Cheddar Gorge and the Welsh Border

We didn’t spend long in Somerset, mainly because we were excited to get to Wales. But we did visit some family while we waited for yet another bad weather period with 50mph winds to pass over, and we did a little detour to Cheddar to visit the famous gorge.

We parked up in the little village of Cheddar which was proudly selling Cheddar Cheese and Somerset Ciders in every other shop. The gorge started just on the edge of the village and we had to wear our wet weather gear for the walk. Luckily the rain seemed to put everyone else off as all of the gorge carparks were empty. We decided to walk along the road first, with the huge rocky walls towering above us. It was very impressive scenery actually and a sight I wouldn’t expect to find in England.

After a couple of kilometres we took a steep track uphill through a forest with floors blanketed in bluebells. Wild goats walked ahead of us on the track as we made our way to the top of the cliffs. It was hard to get a view down though, especially as there wasn’t an official viewpoint so it was a rather scary peer over the edge to get a view of the road wiggly through the gorge below us.

It was a really nice walk actually and we found a lay-by to sleep in nearby where the bins seemed to act as luxury houses for some giant resident rats, but it was a quiet night at least.

Today we’re super happy to be heading into Wales. We took the never-ending bridge across the river Severn and after what felt like an hour driving above a very grey river we were finally greeted with the Welsh dragon on a signpost. We’ve visited Wales twice before and every time it excites me. I love how they speak another language and their jolly accent is delightful to listen to. As we pushed a trolly around Lidl and listened to the supermarket announcement in Welsh I literally got that feeling that I was on holiday in a foreign country. Technically I am, but it felt more like I was in France than the UK. Even the checkout worker had a wonderful accent and Craig and I kept looking at each other and smirking with excitement as he said the occasional word to us.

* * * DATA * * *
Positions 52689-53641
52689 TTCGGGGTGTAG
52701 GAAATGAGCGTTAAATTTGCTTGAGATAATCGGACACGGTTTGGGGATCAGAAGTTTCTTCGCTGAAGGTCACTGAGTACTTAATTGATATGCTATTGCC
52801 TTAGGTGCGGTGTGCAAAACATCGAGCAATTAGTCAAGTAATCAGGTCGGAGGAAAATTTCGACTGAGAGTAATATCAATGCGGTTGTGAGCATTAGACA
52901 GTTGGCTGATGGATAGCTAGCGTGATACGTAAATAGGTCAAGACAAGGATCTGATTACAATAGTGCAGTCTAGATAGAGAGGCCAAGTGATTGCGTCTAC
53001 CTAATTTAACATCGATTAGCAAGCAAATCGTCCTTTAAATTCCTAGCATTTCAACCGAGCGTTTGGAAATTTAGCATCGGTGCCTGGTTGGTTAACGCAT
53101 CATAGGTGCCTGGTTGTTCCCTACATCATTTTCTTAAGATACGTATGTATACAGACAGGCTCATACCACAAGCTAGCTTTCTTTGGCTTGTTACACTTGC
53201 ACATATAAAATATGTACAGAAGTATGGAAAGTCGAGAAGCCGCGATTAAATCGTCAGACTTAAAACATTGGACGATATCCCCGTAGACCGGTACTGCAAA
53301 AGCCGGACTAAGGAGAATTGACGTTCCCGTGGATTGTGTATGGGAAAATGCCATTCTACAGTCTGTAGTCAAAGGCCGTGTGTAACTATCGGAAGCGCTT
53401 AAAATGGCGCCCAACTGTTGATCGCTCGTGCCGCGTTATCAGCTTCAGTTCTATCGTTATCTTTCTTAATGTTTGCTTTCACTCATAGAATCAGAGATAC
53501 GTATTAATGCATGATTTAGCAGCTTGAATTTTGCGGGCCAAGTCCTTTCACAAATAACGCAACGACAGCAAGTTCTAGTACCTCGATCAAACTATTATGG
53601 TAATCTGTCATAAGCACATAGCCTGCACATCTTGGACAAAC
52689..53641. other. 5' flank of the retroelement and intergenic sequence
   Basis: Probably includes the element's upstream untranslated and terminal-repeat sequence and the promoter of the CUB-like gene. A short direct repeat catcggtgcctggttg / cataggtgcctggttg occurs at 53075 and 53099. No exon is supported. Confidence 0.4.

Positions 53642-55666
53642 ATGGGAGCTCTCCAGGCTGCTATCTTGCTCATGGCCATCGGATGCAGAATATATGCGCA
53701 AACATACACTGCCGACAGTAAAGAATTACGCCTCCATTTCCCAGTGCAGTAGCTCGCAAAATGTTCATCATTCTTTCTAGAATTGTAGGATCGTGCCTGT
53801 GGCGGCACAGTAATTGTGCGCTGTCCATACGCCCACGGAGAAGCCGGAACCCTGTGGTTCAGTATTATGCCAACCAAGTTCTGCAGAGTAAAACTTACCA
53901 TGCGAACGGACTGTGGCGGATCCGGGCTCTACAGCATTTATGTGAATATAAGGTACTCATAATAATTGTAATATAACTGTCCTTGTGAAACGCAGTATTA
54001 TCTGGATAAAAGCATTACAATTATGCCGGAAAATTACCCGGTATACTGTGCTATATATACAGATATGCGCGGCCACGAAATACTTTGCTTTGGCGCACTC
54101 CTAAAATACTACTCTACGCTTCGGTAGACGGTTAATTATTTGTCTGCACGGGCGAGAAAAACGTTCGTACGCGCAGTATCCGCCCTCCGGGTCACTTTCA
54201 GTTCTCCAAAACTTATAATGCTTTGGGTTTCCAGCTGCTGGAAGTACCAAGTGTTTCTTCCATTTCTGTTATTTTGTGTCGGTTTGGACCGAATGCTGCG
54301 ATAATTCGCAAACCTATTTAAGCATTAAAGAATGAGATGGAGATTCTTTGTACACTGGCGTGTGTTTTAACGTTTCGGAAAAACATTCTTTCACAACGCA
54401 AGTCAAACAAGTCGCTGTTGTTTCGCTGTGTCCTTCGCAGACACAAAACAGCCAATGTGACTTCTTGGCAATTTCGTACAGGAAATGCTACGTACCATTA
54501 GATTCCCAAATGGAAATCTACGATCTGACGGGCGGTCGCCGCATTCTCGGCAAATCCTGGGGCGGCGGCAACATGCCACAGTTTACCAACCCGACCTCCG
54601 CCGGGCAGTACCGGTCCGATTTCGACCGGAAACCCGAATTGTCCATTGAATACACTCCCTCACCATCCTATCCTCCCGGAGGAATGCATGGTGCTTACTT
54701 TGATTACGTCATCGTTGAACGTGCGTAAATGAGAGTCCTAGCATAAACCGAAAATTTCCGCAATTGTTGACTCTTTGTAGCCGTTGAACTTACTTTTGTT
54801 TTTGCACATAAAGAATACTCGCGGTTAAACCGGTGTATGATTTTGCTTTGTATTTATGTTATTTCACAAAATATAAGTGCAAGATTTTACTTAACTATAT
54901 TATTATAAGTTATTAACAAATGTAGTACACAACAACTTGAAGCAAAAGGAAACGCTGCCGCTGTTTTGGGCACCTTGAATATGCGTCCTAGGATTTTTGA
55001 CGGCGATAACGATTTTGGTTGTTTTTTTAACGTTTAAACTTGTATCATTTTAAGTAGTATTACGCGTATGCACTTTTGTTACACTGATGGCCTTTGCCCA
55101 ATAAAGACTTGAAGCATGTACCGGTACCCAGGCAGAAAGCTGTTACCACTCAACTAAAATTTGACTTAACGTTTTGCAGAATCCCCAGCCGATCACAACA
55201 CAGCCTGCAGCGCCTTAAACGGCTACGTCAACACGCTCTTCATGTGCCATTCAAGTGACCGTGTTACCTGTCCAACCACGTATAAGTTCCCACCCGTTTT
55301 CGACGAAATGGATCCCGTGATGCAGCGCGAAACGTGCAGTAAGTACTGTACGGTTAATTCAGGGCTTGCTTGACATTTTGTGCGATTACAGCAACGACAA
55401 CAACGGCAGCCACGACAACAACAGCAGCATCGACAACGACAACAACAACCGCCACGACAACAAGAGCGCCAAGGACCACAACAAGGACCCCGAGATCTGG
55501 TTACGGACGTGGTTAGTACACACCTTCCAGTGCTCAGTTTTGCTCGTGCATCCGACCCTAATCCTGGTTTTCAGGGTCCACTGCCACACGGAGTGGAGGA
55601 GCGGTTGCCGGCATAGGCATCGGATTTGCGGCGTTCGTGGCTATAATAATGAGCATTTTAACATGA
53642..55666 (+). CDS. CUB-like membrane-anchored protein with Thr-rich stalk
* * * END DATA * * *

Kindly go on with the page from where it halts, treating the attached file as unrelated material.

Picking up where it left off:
We made a beeline straight for the Brecon Beacons National Park, visiting the far eastern corner first. The route involved a country lane for about 10km but it was so much better than the Cornish ones, we could actually see ahead and there were plenty of passing places. We drove down to Llanthony Priory which had the ruins of a beautiful old abbey. Much to our delight there was free parking AND free entry to the ruins. To top it off there were free toilets (many in Cornwall charged 20p to use) and even a water tap outside. I nearly shed a little tear of happiness. What a great start to the country!

After checking out the impressive arches of the Abbey we set off on a hike that led us up through pastures until we were climbing along the moorland to a ridge line. It was much steeper and boggier than we’d anticipated but from the top we had superb views. The ridge led us along the border so to the left was England, a typical countryside scene with neat patchwork fields and to the right was Wales, much more rugged and wild with hills and moorland.

On our way down we passed three people. The father and son were standing around while the mum laid flat on her back on the grass. We said hello and I couldn’t help but comment that they could of easily murdered that women but they looked so casual that we ignored it. Then the women let out a hilarious “help me”. Writing this makes it sound like we did genuinely witness a crime but we were laughing too much to notice at the time.

As we made our way back down we crossed a stream and right at the start of it was a huge decomposing horse. The fur was still intact around the huge rib cage but it was totally empty inside. A good reminder to never presume a stream is safe to drink from just because the water is clear. We ended up sleeping in a lay-by along a quiet lane with a lovely view of the hills glowing orange from the setting sun.

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